CREEK I make sure I dont know anything, Lady
Ostapeck says of her approach to the technical side of photography.
is a bit of an overstatement for the woman whose easily recognizable
style has made her portraits among the best know photographic work
in Otsego County over the past quarter century.
knows composition and she is precise in printing. But she wants no
part of the high-tech world of modern photography fast film,
huge lenses, 35mm cameras with motor drives that click off multiple
images in a fraction of a second.
prefers the slow pace of another time, both in the equipment she uses
and the image she produces.
uses a 4 x 5 studio view camera of a vintage older than herself (she
was born in 1918) and a lens dating back to 1901. When doing the stylized,
period portraits for which she is best known, she may take only five
or six pictures.
shots are even maddingly slow. They are taken in natural light. Her
exposures are always done on a 20-count, requiring subjects to sit
still for a third of a minute.
that absolute stillness matters all that much to her: Sharp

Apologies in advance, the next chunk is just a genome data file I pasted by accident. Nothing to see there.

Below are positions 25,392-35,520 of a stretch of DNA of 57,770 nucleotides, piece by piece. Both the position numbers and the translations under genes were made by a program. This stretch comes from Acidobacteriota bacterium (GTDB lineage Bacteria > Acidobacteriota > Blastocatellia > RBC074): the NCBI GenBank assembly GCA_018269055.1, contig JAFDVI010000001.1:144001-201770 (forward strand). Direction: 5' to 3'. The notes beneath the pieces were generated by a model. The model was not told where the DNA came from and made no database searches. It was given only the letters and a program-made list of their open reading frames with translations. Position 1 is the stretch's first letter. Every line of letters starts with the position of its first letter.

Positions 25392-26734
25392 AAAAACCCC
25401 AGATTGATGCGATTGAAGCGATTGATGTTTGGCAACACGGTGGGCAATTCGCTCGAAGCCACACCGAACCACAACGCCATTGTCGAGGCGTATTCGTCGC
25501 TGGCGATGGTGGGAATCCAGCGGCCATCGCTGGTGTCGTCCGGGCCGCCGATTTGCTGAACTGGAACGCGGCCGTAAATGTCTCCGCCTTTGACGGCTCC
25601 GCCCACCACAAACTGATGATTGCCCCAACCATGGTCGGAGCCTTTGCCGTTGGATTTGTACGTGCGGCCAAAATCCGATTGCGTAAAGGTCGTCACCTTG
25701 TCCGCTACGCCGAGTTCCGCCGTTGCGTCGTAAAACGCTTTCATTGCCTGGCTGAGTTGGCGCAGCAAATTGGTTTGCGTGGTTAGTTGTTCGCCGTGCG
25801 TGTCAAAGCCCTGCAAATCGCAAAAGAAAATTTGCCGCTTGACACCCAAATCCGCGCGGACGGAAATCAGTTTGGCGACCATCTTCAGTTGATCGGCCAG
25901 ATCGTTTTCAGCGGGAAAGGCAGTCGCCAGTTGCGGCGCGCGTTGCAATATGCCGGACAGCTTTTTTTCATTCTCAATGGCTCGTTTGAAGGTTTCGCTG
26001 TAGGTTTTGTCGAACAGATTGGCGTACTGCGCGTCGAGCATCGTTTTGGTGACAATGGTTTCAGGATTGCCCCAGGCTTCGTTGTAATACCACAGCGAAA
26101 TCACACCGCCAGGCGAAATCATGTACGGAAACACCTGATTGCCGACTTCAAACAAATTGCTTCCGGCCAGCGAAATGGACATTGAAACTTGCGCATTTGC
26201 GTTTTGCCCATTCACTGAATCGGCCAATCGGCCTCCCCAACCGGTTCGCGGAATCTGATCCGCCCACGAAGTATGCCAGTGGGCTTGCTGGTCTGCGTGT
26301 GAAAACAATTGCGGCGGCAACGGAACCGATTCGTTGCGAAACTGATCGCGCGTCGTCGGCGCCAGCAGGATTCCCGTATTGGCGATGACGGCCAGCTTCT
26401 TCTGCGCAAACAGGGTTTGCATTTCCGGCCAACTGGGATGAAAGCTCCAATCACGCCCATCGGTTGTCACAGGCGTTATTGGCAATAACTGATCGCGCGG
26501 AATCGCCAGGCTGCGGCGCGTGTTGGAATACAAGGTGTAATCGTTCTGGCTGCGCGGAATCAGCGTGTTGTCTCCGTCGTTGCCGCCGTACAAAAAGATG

pictures, they kill you, she says. Sometimes my pictures
are not good but they are gentle. Theyre covered with a gauze
in sharp focus capture everything, often showing too many flaws, she
planning a portrait, she spends a great deal of time in viewing the
subject, drawing out dreams and fantasies. (What did you want
to be when you were growing up? What is your favorite
time in history? What country would you want to visit?).
they decide on a costume from the elaborate collection from her crowded
studio, which is filled with beads, gilded chairs, elaborate hats,
bird cages, and all manner of oddities.
black-and-white portraits are done in a rich sepia tone, which contributes
to the flavor of another time. Dont ask her to do color. She
resists that and other attempts make her work more commercial.
what person and time would she chose if she were sitting for a Lady
have no idea, she says initially, but quickly revises with a
tale of her long-standing fascination with Eleanor of Aquitaine, the
strong-willed 12th Century woman who was at various times, queen of
Louis VII of France and Henry II of England.
went on the Crusades for fun, Lady Ostapeck says.
similarities begin to come into focus.